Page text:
In my view, each of the elected members remaining on the council who participated in that decision should now consider their position.

The Ombudsman has invited the Minister for Transport, Infrastructure and Local Government to consider, inter alia, whether to recommend to the Governor that the council be declared to be a defaulting council under section 273(2)(c) of the Local Government Act 1999.”

The council has indicated that it does not accept the Ombudsman’s views in this regard.

The Ombudsman also formed the view that the District Council of Coober Pedy failed to ensure that official records in its custody concerning the project were maintained in good order and condition, in apparent contravention of section 13 of the State Records Act 1997, and acted in a manner that was wrong by executing the Power Purchase Agreement in circumstances where that agreement was not considered by the elected body in its final form.

Views concerning the Department for State Development
As a result of the investigation, the Ombudsman formed the view that the Department of State Development did not commit maladministration in public administration through its participation in the development of the Power Purchase Agreement or by recommending to the former Minister for Mineral Resources and Energy that he act to subsidise the payments made by the council under the agreement.

In his final report, the Ombudsman observed (at page 219): “In the circumstances, it is sufficient to say that I do not consider resources were substantially mismanaged by the department in this instance because, some criticisms notwithstanding, I am ultimately satisfied that the department undertook reasonable endeavours to satisfy itself that subsidising the project presented value for money to the State.”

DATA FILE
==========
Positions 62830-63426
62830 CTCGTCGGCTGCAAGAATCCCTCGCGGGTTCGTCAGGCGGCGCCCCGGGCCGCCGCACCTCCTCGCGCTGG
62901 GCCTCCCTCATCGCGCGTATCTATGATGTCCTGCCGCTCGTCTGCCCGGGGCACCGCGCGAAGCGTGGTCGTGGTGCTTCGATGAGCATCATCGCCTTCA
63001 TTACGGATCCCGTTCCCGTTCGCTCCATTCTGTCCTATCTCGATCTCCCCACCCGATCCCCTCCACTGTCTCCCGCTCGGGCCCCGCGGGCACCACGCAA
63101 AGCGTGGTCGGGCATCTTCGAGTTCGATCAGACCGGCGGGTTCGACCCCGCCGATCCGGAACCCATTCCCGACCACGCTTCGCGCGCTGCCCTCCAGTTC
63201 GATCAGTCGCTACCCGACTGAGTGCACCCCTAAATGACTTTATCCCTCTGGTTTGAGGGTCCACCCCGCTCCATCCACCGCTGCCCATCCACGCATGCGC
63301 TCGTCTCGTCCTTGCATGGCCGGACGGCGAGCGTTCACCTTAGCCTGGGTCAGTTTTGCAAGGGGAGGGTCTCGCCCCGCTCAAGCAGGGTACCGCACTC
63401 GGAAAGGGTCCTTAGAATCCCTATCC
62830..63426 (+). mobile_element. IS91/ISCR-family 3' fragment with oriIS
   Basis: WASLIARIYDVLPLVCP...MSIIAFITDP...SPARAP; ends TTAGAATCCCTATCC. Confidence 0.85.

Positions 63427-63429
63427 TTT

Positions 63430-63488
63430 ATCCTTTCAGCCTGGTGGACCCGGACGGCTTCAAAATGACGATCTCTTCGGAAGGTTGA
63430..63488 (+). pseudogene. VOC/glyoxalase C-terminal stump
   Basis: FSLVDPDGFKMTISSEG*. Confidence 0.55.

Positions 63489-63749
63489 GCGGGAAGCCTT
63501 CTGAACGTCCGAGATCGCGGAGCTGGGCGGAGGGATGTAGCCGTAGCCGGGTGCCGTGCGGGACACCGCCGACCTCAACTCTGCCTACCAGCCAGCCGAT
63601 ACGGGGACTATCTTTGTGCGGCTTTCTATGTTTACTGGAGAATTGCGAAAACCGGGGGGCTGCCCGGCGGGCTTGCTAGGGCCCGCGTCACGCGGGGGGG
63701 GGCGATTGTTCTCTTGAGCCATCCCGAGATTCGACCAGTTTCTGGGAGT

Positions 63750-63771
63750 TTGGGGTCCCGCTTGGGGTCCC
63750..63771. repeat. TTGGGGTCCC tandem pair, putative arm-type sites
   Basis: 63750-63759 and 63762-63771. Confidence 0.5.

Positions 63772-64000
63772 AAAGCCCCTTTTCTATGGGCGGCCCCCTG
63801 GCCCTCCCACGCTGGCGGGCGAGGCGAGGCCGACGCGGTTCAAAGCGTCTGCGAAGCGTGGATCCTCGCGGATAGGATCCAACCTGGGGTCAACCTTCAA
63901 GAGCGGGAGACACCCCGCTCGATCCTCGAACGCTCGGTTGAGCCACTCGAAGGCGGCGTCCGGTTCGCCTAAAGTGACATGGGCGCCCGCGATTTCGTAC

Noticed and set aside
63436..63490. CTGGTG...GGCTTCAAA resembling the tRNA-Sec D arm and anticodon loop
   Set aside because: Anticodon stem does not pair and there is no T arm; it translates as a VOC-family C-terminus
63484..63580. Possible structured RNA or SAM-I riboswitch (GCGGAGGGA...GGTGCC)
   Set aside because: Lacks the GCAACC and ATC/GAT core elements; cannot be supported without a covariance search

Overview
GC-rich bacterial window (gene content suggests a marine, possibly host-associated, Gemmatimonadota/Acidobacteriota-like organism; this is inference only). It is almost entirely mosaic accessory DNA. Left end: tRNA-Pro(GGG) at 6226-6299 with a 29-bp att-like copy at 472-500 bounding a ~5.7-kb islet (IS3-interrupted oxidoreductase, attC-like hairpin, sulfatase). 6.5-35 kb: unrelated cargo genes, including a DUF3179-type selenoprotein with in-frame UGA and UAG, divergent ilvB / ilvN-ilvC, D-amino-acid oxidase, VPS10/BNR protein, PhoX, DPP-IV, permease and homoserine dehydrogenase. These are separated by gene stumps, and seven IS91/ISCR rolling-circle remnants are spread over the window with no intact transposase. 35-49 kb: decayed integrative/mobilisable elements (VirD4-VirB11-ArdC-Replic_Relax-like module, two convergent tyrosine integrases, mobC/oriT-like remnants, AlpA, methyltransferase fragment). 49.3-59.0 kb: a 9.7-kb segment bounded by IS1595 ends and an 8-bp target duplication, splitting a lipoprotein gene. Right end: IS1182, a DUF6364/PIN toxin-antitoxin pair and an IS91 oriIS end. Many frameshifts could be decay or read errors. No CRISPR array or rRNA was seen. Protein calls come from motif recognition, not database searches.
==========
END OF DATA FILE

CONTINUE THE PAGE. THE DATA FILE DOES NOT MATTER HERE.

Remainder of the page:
However, the Ombudsman formed the view that the department acted in a manner that was wrong by omitting to demonstrate in certain briefings to the former Minister that the agreement executed by the council was fairly and reasonably priced when considered against comparable projects. The department has accepted the Ombudsman’s views in this regard.

The Ombudsman recommended that the newly-created Department for Energy and Mining revise its briefing template to address this error.

Views concerning the former Minister for Mineral Resources and Energy
As a result of the investigation, the Ombudsman formed the view that the former Minister for Mineral Resources and Energy, the Hon Tom Koutsantonis MP, did not commit maladministration in public administration by committing the State of South Australia to subsidise payments made by the council under the Power Purchase Agreement.

In his final report, the Ombudsman observed (at page 228):
I consider that it would have been prudent for Mr Koutsantonis to have requested further information from the department as to how it was satisfied that the costs of the agreement were fair and reasonable when considered against comparable alternatives. This question was not specifically addressed in the briefings and it was an important consideration that should have informed Mr Koutsantonis’ decision to execute the documents.

Although maladministration in public administration may arise from a public officer’s failure to act, I am not satisfied that Mr Koutsantonis’ omission to request further information from the department resulted in the substantial mismanagement of public resources in this instance.

The Ombudsman’s final report has been published in redacted form and is available on the Ombudsman SA website.